ok I have a general question on some decals that look like they have started to yellow a little bit or more so kind of an off white color. What is the best way to care for them is there something that I should spray on them so nothing happens to them and when applied will they still have that yellow look if over a white surface??

Do you think that it is possible to scan them on a high resolution scanner and reprint them on a decal sheet with an inkjet or laser printer? I have seen somewhere on this site where guys are making their own decals??

Let me know if you have had any experience with this and what you did. Or if you have any advice on what to do. Thanks in advance for the help guys. Its a kit that I really want to be able to use the decals bad for the car.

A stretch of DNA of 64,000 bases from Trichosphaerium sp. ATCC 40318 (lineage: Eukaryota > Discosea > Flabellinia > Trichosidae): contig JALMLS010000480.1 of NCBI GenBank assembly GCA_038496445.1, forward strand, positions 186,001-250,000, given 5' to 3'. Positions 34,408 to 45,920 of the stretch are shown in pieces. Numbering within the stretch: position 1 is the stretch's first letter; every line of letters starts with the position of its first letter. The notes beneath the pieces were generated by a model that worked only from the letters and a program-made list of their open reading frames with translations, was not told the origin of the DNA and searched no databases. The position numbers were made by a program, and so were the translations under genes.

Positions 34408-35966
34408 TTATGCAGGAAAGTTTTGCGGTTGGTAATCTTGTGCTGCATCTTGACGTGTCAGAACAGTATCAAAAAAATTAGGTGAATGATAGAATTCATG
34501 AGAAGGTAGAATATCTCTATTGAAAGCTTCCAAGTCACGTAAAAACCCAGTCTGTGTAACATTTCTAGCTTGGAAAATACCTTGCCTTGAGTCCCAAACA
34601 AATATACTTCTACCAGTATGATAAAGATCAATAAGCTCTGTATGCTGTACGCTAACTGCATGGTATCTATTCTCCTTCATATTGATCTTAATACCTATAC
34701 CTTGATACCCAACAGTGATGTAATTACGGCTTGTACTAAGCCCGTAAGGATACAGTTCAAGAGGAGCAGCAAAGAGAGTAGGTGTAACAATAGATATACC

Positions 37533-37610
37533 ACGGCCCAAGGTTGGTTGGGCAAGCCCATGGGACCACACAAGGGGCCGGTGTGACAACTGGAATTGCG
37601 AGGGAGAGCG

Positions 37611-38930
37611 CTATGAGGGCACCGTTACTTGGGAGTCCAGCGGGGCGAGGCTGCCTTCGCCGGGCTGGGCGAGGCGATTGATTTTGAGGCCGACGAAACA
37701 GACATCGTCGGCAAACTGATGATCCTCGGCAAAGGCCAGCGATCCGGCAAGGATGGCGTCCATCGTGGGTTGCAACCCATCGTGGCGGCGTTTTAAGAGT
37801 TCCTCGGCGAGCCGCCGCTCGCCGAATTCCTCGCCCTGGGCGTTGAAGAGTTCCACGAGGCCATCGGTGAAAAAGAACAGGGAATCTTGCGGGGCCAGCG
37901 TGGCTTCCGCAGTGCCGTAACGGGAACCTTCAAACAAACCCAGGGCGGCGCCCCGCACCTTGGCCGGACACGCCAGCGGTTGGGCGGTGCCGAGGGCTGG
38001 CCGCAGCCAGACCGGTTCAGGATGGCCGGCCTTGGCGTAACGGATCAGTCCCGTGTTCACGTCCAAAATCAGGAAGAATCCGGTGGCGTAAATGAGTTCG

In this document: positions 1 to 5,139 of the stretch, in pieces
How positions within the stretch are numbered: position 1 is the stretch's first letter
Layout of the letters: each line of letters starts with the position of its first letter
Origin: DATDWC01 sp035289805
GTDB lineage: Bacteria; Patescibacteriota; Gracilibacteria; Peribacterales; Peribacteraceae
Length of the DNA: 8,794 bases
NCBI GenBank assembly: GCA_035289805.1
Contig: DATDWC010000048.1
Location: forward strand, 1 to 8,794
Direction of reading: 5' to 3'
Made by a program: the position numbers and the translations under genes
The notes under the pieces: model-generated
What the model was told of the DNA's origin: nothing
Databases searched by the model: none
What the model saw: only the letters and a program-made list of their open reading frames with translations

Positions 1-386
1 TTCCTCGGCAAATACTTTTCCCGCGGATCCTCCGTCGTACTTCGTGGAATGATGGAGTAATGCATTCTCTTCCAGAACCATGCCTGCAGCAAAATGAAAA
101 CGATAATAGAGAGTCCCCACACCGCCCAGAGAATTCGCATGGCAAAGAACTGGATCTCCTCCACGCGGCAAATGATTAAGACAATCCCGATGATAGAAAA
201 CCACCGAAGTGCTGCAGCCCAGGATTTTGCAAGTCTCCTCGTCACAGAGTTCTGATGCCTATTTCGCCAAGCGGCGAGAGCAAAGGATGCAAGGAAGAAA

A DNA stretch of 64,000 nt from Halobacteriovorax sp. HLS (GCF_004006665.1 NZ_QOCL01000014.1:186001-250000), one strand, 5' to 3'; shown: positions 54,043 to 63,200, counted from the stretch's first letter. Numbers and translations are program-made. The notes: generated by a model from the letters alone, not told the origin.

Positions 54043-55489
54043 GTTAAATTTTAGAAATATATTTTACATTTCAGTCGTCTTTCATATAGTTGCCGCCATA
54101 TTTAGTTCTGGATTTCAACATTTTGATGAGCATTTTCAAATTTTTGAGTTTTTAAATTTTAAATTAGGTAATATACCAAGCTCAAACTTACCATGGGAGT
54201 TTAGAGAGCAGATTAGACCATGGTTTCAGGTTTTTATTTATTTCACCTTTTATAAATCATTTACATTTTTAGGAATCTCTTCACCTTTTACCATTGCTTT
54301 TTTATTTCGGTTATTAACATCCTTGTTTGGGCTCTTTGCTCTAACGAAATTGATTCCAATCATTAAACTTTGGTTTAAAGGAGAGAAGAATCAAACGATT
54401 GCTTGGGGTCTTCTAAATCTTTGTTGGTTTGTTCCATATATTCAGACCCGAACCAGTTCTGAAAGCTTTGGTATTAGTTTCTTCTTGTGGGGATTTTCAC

My experience with scanning existing sheets and trying to print decals from the scan is mixed.

At the very least, the scan will need to be cleaned up in Photoshop to remove the yellowed clear
around the image. Sometimes, it takes a LOT more work to clean things up to the point that the scan is at least usable.

When you are dealing with an old sheet that is difficult to replace, I always recommend that you get a decal maker
to take the scan and redraw it, usually in a vector program like Illustrator or Corel Draw. The printed decals will be
clearly superior to just printing the scan. The bonus is that the colors can be corrected or changed easily, and you can change size also.

If you are making a scan of a decal sheet, save the file as a .TIF file. This ends up being a bigger file, but the image is
not compressed, so you get the maximum image quality.

Good luck!